Nitish 'sent his emissary, Prashant Kishor, to me on five different occasions.'
'Kishor seemed to indicate that if I were to assure in writing my party's support to the JD-U, the latter would pull out of the BJP alliance and rejoin the Mahagathbandhan.'
A revealing excerpt from Lalu Prasad Yadav's Gopalganj To Raisina: My Political Journey.
Six or seven months after sharing power with the BJP, Nitish became uncomfortable and restive yet again.
The BJP had begun to humiliate him.
His party had won only two Lok Sabha seats against the 33 of the BJP-led NDA.
Prime Minister Modi visited the flood-ravaged regions of Kosi and Seemanchal in July-August 2017, but snubbed Nitish by rejecting the latter's offer of dinner.
The prime minister also pointedly rejected Nitish's demand to accord central university status to Patna University, at the latter's centenary event.
He was refused access to Modi and Amit Anilchandra Shah for a long period of time.
In the process, anxiety and insecurity troubled him again.
Nitish summoned a meeting of his party leaders in June 2018, and asked party spokespersons to declare him as the 'elder brother' in the NDA in Bihar.
Out of the blue, he raised the bogey of special category status for Bihar, and also said, 'We will not compromise on three Cs -- communalism, crime and corruption.'
He suddenly started insisting that he would act against the communal forces.
He did everything to put pressure on the BJP.
Simultaneously, he sent his emissary, Prashant Kishor, to me on five different occasions.
Kishor seemed to indicate that if I were to assure in writing my party's support to the JD-U, the latter would pull out of the BJP alliance and rejoin the Mahagathbandhan.
Though I was not bitter with Nitish, I had lost trust in him completely.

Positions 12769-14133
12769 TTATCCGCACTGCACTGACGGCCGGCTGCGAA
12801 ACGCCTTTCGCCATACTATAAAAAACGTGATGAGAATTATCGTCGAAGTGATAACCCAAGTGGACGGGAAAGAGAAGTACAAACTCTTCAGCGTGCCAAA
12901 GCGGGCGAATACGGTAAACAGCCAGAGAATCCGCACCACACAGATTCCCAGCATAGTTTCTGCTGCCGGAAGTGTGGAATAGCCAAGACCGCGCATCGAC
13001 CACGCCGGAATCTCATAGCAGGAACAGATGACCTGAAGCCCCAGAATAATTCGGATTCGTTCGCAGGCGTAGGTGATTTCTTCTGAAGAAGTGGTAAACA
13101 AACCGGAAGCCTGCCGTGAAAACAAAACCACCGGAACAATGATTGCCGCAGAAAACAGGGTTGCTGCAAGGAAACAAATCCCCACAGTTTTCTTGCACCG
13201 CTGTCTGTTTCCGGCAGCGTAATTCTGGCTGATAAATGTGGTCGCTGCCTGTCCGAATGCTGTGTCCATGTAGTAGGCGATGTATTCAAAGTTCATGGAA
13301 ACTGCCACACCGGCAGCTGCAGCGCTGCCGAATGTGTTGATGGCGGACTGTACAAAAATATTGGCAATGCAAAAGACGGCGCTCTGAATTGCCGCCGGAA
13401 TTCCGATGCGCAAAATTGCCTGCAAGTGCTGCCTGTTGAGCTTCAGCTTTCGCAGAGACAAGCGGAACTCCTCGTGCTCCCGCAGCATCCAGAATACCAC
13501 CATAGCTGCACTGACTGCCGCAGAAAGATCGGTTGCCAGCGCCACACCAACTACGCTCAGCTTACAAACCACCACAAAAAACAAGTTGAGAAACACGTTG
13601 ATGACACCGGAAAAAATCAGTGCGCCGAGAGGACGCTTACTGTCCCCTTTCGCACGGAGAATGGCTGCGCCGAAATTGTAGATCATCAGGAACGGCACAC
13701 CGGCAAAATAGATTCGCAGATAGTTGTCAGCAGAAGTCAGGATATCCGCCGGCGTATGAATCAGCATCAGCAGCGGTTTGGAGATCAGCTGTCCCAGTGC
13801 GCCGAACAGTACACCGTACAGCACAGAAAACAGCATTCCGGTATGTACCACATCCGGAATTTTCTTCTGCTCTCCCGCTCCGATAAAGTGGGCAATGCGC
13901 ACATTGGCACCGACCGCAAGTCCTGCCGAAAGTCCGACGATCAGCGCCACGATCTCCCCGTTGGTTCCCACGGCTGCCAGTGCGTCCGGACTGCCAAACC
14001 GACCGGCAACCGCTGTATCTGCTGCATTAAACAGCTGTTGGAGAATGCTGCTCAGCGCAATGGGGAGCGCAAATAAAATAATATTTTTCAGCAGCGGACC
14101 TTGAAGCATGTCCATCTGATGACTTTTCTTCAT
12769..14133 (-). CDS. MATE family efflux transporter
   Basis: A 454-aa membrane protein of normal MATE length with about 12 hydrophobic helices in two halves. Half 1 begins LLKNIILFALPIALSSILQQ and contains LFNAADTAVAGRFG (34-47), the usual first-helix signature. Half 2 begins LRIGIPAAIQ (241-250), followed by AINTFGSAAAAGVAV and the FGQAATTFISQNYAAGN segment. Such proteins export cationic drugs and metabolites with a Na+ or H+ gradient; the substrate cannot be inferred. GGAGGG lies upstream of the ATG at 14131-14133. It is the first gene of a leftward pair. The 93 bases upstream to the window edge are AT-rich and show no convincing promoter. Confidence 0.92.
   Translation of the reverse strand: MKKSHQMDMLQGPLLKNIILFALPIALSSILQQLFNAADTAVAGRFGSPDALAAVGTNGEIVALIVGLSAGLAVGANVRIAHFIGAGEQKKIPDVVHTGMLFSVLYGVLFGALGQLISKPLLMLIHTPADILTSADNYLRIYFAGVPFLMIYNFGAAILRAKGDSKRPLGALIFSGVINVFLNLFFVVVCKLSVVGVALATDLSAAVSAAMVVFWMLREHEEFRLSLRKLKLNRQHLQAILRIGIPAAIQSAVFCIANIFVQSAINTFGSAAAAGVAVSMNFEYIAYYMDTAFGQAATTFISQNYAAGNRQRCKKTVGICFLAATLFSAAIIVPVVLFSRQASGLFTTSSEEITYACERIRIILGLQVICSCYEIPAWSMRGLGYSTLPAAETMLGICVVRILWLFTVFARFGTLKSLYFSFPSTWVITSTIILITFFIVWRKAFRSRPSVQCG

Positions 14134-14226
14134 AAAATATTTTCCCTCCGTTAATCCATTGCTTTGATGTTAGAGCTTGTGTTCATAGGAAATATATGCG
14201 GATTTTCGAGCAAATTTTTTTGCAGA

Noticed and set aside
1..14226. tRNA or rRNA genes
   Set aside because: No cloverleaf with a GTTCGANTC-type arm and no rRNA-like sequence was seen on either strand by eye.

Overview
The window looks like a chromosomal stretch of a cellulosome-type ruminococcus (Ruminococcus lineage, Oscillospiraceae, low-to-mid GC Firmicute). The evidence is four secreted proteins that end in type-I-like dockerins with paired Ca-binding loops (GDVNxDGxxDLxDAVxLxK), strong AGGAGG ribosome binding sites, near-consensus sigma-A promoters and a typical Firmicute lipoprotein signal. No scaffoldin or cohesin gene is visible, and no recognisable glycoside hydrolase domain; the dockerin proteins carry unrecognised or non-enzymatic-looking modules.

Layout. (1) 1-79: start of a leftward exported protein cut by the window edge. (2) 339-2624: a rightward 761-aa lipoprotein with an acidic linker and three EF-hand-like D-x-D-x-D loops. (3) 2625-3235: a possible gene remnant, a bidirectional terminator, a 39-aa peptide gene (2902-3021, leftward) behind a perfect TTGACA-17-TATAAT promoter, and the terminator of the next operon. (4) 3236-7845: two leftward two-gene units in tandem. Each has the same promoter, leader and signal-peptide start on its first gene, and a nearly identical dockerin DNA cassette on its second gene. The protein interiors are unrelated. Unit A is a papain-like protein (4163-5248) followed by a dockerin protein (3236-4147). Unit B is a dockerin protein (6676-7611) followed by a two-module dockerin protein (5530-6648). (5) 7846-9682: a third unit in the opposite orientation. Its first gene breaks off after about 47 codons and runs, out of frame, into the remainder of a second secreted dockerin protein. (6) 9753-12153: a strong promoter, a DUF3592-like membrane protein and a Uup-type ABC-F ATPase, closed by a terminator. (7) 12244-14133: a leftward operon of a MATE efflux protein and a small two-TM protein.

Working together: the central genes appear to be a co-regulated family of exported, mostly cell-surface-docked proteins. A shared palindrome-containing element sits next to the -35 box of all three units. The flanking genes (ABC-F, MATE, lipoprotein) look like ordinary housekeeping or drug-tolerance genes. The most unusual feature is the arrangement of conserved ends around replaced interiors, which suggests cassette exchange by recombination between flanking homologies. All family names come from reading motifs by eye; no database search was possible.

Moreover, I was not sure how the people who had voted for the Grand Alliance in 2015, and the other political parties that had united against the BJP all over the country, would react if I accepted Kishor's offer.
Kishor also met my son and the leader of the Opposition in the Bihar assembly, Tejashwi Yadav, in a bid to facilitate Nitish's comeback in the Mahagathbandhan.
Kishor pleaded that if we accepted Nitish back, we could win as many as 60 seats in Uttar Pradesh and Bihar, and decimate the BJP in the Hindi heartland.
But I refused to respond positively to Kishor's plea.
I told him that the voters were furious with Nitish for his betrayal, and that the chief minister no longer had any credibility with the masses.
After failing to secure the desired response from us, Nitish had no option but to maintain his ties with the BJP.
The latter has turned defensive in the wake of its less than expected show in Gujarat, reverses in Karnataka, loss of three crucial by-elections in UP, and poor performance in Rajasthan, Madhya Pradesh and Chhattisgarh.
After keeping Nitish on tenterhooks, Shah came to Patna on July 12, 2018, and invited him for seat-sharing talks for the 2019 parliamentary polls.
Nitish has become a restless soul once again, and he alone is responsible for his troubles.
It is almost impossible now for him to regain credibility and win the confidence of the Dalits, minorities and the weaker sections of society, who are at the receiving end all over the country due to the RSS-BJP's excesses on them.